Thoughts from Howie: Core18 Intern at One Family
Tuesday, 8th July
I spent my second day as an intern at OneFamily traveling around Southern Israel with Pini Rabinovitz. We visited and distributed checks to over 15 victims of terror and their families in Sderot and Netivot, brought a hot meal to 11 soldiers stationed at kipat barzel, and went to a yahrzeit service for a 4 year old boy who was killed 10 years ago by a Qassam rocket. It was a day filled with stories, remembrance, and realization. An incredible realization for me, an American Jew, of the reality that people in Southern Israel live with every day. To hear and read about the rockets that have been landing in the South in the New York Times and CNN cannot even begin to scratch the surface of understanding how these thousands of people live. Even visiting for 12 hours cannot put you in the mindset of these victims, for I knew that I would drive back to Jerusalem at the end of the day and sleep comfortably without having to worry about being woken up during the night by a tzeva adom. I cannot claim to understand how the people in Southern Israel live, however, I can help share some of their stories.
In the afternoon Pini and I visited Baruch Kogen, whose paint factory was hit by two Qassam rockets on June 28th. Thankfully there were no casualties, for the rockets hit on Saturday evening, however, the factory is completely destroyed. A construction crew was clearing out debris while we were there, but there were no workers to be found. Baruch explained that he had thirty employees working at the factory who are now without a job. He is able to continue paying them for the time being, but with close to 10 million NIS in damage, the factory will not be functioning fully anytime in the near future. These thirty employees are victims of terrorism. Although they were not physically injured by these rockets, these men and women are now unemployed and desperate for work. Some of these employees are sole providers for their families and others do not have the ability or experience to find another job. Baruch Kogen provided a living for thirty people and now that living has been decimated because of two Qassam rockets.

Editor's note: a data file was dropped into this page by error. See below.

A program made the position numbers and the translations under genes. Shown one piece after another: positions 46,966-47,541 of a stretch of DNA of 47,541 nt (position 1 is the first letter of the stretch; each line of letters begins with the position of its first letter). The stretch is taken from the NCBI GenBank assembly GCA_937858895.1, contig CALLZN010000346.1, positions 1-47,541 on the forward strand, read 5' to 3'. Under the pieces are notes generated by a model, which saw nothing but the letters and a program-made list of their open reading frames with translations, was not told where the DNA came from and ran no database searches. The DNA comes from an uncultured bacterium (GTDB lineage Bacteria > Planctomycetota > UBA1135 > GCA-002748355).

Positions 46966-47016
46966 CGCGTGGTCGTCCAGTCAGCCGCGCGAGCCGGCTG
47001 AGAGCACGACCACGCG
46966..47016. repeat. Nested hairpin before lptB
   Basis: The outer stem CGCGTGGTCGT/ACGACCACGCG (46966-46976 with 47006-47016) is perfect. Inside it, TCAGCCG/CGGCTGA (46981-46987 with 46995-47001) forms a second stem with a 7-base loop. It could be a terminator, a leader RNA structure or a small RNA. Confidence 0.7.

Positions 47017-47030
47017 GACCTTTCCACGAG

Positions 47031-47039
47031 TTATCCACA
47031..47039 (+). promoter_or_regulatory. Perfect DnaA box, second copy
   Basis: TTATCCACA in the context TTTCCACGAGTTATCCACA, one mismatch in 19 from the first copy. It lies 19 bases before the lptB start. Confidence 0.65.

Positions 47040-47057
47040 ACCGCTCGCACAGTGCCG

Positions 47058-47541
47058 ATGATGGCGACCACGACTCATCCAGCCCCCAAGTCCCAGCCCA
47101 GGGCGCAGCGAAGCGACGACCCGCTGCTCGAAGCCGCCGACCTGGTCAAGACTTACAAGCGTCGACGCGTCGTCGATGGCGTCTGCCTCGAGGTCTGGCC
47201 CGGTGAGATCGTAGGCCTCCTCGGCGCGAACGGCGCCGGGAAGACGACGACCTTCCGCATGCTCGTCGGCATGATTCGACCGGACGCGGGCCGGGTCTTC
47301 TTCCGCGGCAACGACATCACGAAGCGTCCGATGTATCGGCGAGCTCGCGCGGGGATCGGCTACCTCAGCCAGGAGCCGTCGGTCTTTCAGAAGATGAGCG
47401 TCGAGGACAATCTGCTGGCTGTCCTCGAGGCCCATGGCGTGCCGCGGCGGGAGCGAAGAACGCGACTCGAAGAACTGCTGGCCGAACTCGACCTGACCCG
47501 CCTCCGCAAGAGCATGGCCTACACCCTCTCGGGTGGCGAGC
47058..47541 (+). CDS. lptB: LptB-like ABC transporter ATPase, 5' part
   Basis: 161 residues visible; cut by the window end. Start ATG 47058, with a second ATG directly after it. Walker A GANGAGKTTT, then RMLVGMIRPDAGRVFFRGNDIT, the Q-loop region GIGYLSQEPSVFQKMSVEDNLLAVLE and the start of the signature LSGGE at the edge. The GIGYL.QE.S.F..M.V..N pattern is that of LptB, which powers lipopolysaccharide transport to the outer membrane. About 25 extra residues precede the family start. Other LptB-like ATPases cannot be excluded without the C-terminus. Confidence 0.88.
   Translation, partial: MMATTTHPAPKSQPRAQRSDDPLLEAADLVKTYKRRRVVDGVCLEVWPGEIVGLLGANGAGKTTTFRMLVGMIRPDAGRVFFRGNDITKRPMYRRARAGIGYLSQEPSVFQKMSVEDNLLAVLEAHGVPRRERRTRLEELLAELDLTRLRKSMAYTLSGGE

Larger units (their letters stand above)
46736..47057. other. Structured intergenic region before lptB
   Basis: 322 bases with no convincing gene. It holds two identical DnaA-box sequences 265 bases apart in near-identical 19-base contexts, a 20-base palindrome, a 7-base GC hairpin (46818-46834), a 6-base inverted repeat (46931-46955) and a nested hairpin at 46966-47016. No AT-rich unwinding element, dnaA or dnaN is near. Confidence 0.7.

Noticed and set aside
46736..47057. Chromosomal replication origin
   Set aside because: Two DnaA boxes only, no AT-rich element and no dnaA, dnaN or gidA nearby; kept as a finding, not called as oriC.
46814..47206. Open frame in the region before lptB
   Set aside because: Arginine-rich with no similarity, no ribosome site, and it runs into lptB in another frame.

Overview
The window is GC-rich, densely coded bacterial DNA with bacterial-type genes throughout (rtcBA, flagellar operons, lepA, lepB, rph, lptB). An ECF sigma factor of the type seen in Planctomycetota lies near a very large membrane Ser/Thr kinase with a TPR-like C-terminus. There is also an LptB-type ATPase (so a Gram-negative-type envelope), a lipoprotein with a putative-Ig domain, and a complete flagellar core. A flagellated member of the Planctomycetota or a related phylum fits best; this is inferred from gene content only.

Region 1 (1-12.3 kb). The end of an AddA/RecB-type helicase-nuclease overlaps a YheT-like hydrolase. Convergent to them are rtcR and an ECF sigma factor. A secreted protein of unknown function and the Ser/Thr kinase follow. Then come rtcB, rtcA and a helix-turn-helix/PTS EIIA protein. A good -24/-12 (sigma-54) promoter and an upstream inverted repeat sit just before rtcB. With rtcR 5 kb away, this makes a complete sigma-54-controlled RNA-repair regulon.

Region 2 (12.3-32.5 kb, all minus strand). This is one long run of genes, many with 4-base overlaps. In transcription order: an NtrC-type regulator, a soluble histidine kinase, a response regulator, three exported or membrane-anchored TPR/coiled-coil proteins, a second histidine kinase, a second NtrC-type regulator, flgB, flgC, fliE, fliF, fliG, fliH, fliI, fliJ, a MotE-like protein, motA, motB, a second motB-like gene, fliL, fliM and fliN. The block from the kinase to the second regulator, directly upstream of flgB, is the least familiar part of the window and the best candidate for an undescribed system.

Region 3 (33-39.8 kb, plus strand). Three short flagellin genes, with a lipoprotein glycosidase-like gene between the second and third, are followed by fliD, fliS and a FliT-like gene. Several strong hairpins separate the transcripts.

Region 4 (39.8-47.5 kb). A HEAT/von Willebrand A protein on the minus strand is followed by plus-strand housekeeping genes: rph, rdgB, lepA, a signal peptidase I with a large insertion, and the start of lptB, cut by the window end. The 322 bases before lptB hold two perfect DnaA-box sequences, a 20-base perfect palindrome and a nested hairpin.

One of the most memorable visits I had yesterday was with a single mother of two boys. This mother spoke of the crippling fear her youngest son lives in. He is afraid to leave the house, go to the bathroom, or go outside to play with his friends because he fears he won’t make it to a shelter if a rocket lands. This fear has been instilled in so many children because of Hamas’ targeting of civilians in Southern Israel. It is not as if there is a war being fought between two militant groups. These terrorists target schools, homes, hospitals, and civilian neighborhoods. A 9 year old boy should not fear for his life while walking along the street or playing on a playground. This is the reality of a child that has been born into a region and a time where all he has ever known is terror. He does not know a life without Qassam rockets and tzeva adom. He does not know how it feels to occupy his mind with dreams and aspirations without it being disrupted by thoughts of terror and fear. This young boy is emotionally paralyzed because of Qassam rockets.
The last stop I made with Pini was a cemetery in Sderot. It was a yahrzeit service for Afik Zhavi, who was killed 10 years ago by a Qassam rocket at the age of 4. I did not know this boy and I do not know his family, but I could not shake the incredible sadness that came over me as we stood around Afik’s grave and remembered him. I stood and watched as family members leaned over and kissed the headstone of this child as they left. I saw their sadness, but I also so their resilience. These people are resilient and strong, they truly embody the notion of am yisrael chai. Afik was four years old and walking down the street with his mother when his life was taken because of a Qassam rocket.
Reflecting back on my day in the South with Pini I realized that my image of what a victim of terror looked like was extremely narrow. Before yesterday, when I pictured these victims I imagined that they would be physically marred or injured in a manner that outwardly obvious. I quickly realized that terrorism can have a widespread effect on people psychologically, emotionally, and economically. Thousands of civilians in Israel are living in an environment where they are being targeted by terrorists. Every person’s reaction to living in this environment is different and even beginning to address all of these problems is a difficult task. OneFamily takes on the near impossible challenge of addressing all of these needs in any way that they can. I am truly honored be a part of such an incredible organization that brings stability and happiness to victims of terror.